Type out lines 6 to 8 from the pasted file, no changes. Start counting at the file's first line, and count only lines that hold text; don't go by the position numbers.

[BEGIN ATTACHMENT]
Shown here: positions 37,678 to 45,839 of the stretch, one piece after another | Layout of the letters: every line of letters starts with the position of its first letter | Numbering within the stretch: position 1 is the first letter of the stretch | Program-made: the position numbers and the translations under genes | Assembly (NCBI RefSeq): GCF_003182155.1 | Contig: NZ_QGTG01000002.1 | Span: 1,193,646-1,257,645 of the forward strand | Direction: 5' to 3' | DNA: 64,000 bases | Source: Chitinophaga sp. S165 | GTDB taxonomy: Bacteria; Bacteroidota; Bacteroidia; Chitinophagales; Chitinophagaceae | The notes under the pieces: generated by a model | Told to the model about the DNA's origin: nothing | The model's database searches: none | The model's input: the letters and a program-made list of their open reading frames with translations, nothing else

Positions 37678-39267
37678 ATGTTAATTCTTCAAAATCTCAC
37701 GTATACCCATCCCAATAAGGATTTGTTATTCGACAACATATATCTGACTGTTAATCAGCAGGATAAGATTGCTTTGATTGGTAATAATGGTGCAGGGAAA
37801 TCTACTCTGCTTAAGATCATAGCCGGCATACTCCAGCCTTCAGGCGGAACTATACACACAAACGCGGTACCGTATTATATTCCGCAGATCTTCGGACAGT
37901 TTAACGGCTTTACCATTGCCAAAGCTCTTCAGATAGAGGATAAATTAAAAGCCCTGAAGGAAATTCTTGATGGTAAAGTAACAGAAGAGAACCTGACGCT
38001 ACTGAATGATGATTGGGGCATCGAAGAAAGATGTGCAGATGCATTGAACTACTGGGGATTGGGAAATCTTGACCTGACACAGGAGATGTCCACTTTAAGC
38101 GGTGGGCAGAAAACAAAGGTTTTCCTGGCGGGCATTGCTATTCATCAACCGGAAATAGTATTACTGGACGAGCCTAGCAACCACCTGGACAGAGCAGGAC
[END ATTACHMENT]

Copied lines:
37901 TTAACGGCTTTACCATTGCCAAAGCTCTTCAGATAGAGGATAAATTAAAAGCCCTGAAGGAAATTCTTGATGGTAAAGTAACAGAAGAGAACCTGACGCT
38001 ACTGAATGATGATTGGGGCATCGAAGAAAGATGTGCAGATGCATTGAACTACTGGGGATTGGGAAATCTTGACCTGACACAGGAGATGTCCACTTTAAGC
38101 GGTGGGCAGAAAACAAAGGTTTTCCTGGCGGGCATTGCTATTCATCAACCGGAAATAGTATTACTGGACGAGCCTAGCAACCACCTGGACAGAGCAGGAC